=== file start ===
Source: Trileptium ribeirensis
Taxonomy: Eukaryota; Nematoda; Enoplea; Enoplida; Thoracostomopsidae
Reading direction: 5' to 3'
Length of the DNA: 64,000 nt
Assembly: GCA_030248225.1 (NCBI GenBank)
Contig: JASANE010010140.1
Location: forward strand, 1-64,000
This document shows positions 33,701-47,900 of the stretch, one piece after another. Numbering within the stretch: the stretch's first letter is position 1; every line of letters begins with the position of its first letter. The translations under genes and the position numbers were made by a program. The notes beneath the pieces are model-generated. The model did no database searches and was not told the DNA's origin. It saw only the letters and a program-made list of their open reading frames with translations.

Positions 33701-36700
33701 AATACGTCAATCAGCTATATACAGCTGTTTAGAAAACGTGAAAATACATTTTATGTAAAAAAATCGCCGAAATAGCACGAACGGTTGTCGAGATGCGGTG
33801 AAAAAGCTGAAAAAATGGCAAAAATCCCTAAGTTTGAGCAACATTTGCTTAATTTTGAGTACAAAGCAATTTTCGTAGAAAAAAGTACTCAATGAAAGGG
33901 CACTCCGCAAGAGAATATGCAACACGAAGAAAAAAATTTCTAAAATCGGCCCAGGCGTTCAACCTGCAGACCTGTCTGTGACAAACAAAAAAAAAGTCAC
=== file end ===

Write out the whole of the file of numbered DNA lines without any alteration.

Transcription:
Source: Trileptium ribeirensis
Taxonomy: Eukaryota; Nematoda; Enoplea; Enoplida; Thoracostomopsidae
Reading direction: 5' to 3'
Length of the DNA: 64,000 nt
Assembly: GCA_030248225.1 (NCBI GenBank)
Contig: JASANE010010140.1
Location: forward strand, 1-64,000
This document shows positions 33,701-47,900 of the stretch, one piece after another. Numbering within the stretch: the stretch's first letter is position 1; every line of letters begins with the position of its first letter. The translations under genes and the position numbers were made by a program. The notes beneath the pieces are model-generated. The model did no database searches and was not told the DNA's origin. It saw only the letters and a program-made list of their open reading frames with translations.

Positions 33701-36700
33701 AATACGTCAATCAGCTATATACAGCTGTTTAGAAAACGTGAAAATACATTTTATGTAAAAAAATCGCCGAAATAGCACGAACGGTTGTCGAGATGCGGTG
33801 AAAAAGCTGAAAAAATGGCAAAAATCCCTAAGTTTGAGCAACATTTGCTTAATTTTGAGTACAAAGCAATTTTCGTAGAAAAAAGTACTCAATGAAAGGG
33901 CACTCCGCAAGAGAATATGCAACACGAAGAAAAAAATTTCTAAAATCGGCCCAGGCGTTCAACCTGCAGACCTGTCTGTGACAAACAAAAAAAAAGTCAC